Photo contributed by Brad Rankin
Heather Tomko, Victoria Parrish, and Valerie Duncan appear as Judy, Violet and Doralee in Market House Theatre's production of the musical comedy "9 to 5," opening in September. Audiences will follow the three women as they gain respect in the workplace.
Think you’ve had a bad day at work? Wait until you meet the women of Market House Theatre’s latest production.
With songs and lyrics by Dolly Parton, “9 to 5: The Musical” takes audiences back to 1979, when women struggled to gain respect, both at home and in the workplace.
Violet, played by Victoria Parrish, does her best as a widow raising a teenaged son. She doesn’t care much for co-worker Doralee (Valerie Duncan), a bubbly, blond Southern belle.
Judy (Heather Tomko) is new to the company, entering the work force because her husband dumped her for a 19-year-old.
Their disgust for their pompous boss Franklin Hart (Tom Dolan) unites the trio, and they form a friendship when they accidentally poison Hart’s coffee, kidnap him and start running the company to keep Hart from blackmailing them.
According to stage director Michael Cochran, the comedy portrays a moment when women moved from holding secretarial positions to being considered for managerial roles. “It’s a women’s show about that changing role of women (...) in work and in the culture,” Cochran said.
The leading actresses of the 20-person cast come from different employment backgrounds, but agree that there is an element of truth to the events they portray onstage.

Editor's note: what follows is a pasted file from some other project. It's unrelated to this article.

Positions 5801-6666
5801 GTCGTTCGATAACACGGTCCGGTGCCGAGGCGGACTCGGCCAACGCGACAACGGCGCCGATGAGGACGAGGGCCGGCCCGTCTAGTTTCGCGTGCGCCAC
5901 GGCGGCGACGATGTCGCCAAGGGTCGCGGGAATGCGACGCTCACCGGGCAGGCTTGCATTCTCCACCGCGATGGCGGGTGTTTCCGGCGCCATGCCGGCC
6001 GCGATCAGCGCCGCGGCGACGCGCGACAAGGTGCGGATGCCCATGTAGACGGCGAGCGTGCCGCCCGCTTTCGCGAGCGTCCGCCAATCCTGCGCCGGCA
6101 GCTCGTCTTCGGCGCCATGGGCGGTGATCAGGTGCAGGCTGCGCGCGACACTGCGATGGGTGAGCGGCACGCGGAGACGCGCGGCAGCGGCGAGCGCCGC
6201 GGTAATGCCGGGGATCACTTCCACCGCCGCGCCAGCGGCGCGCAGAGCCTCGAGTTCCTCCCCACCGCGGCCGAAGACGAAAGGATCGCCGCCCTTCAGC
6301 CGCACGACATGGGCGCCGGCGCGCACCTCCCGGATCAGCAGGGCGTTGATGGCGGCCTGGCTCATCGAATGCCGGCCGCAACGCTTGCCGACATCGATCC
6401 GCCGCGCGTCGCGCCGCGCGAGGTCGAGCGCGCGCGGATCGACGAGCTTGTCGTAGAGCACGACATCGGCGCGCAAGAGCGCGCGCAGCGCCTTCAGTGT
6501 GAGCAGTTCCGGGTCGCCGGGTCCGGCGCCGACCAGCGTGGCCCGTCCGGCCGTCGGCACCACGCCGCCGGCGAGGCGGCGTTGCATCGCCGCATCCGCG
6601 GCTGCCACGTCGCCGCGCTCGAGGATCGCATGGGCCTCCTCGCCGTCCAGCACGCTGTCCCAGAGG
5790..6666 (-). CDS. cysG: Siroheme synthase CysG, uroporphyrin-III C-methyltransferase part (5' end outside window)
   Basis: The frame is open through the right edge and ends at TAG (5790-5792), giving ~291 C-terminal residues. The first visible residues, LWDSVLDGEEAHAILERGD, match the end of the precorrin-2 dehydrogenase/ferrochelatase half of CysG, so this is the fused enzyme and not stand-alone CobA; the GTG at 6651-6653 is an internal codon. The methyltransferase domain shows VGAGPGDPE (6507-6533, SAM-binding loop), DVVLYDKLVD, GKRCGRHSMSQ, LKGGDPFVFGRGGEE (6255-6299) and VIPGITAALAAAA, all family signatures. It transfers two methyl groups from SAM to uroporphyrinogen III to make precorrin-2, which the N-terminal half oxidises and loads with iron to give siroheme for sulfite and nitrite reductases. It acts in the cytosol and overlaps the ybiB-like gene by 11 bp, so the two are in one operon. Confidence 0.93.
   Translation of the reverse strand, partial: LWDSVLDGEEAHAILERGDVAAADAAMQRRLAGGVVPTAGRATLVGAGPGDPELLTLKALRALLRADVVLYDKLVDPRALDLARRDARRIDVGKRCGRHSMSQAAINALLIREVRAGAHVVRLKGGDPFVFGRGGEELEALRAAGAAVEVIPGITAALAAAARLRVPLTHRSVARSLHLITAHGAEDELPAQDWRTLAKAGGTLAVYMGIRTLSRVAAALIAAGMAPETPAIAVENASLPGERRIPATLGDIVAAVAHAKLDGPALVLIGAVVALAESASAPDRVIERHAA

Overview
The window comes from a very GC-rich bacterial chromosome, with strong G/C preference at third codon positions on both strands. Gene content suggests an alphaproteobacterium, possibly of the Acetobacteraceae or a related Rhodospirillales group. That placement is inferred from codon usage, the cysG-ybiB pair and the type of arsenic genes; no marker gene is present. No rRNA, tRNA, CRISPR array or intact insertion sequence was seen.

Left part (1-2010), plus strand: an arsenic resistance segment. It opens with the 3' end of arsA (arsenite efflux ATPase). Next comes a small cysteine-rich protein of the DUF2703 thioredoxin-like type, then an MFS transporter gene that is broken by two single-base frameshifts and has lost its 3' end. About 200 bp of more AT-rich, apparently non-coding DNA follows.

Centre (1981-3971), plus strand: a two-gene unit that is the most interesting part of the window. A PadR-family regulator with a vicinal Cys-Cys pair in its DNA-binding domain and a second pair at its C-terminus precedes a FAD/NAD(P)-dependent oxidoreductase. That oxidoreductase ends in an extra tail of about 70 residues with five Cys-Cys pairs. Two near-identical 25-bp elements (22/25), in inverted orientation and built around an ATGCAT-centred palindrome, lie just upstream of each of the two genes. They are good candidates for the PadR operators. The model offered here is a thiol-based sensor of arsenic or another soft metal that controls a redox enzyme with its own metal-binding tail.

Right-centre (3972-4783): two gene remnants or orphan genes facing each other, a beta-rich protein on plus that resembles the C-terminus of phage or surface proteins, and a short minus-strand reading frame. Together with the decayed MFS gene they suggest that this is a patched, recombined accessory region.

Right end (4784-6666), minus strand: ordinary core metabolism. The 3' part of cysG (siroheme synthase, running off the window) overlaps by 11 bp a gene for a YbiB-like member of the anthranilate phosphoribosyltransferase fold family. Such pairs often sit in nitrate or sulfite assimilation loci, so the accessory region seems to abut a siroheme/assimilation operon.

“I think while the show is very funny, there’s also the underlying important message that women are as accepted and as capable of doing the same jobs of men in the office environment,” said Tomko, a 28-year-old freight contract analyst with AEP River Operations.
“I would even venture to compare it to the river industry as a whole. It has been a male-dominated industry for many, many years, and it still is,” Tomko said.
She added that while women are still a minority where she works, they are beginning to break down the barriers that have separated the genders.
Parrish, 45, also sees parallels between the comedy and her experience as an employee at a car dealership.
“I definitely noticed in a male-dominated field ... the preconceptions are still there. You still have to prove yourself. Not only prove yourself smart, but prove that you’re more than a woman, that you can do what a man does,” she said.
However, the actresses believe that progress has been made since the time in which the musical is set.
“I think there is still some older thinking out there, but not nearly as much,” Parrish said. “I’m glad that we are where we are today. ... Our daughters don’t have to put up with that.”
While it deals with women’s issues, “9 to 5” is geared toward entertaining audiences of both genders. “I think that men will get a kick out of the show, but also realize the message underneath, and maybe go give a little extra support to the women in their lives,” Tomko said.
“9 to 5: The Musical” opens MHT’s 49th season on Sept. 6 and runs through the 22nd. Tickets can be purchased by calling the box office at 270-444-6828, or by visiting MHT’s web site at www.mhtplay.com.
Call Laurel Black, a Paducah Sun staff writer, at 575-8641.
Want to go?
What: “9 to 5,” a musical comedy.
When: Sept. 6-22.
Where: Market House Theatre, 132 Market House Sq.
Tickets can be purchased by calling the box office at 270-444-6828, or by visiting MHT’s web site at www.mhtplay.com.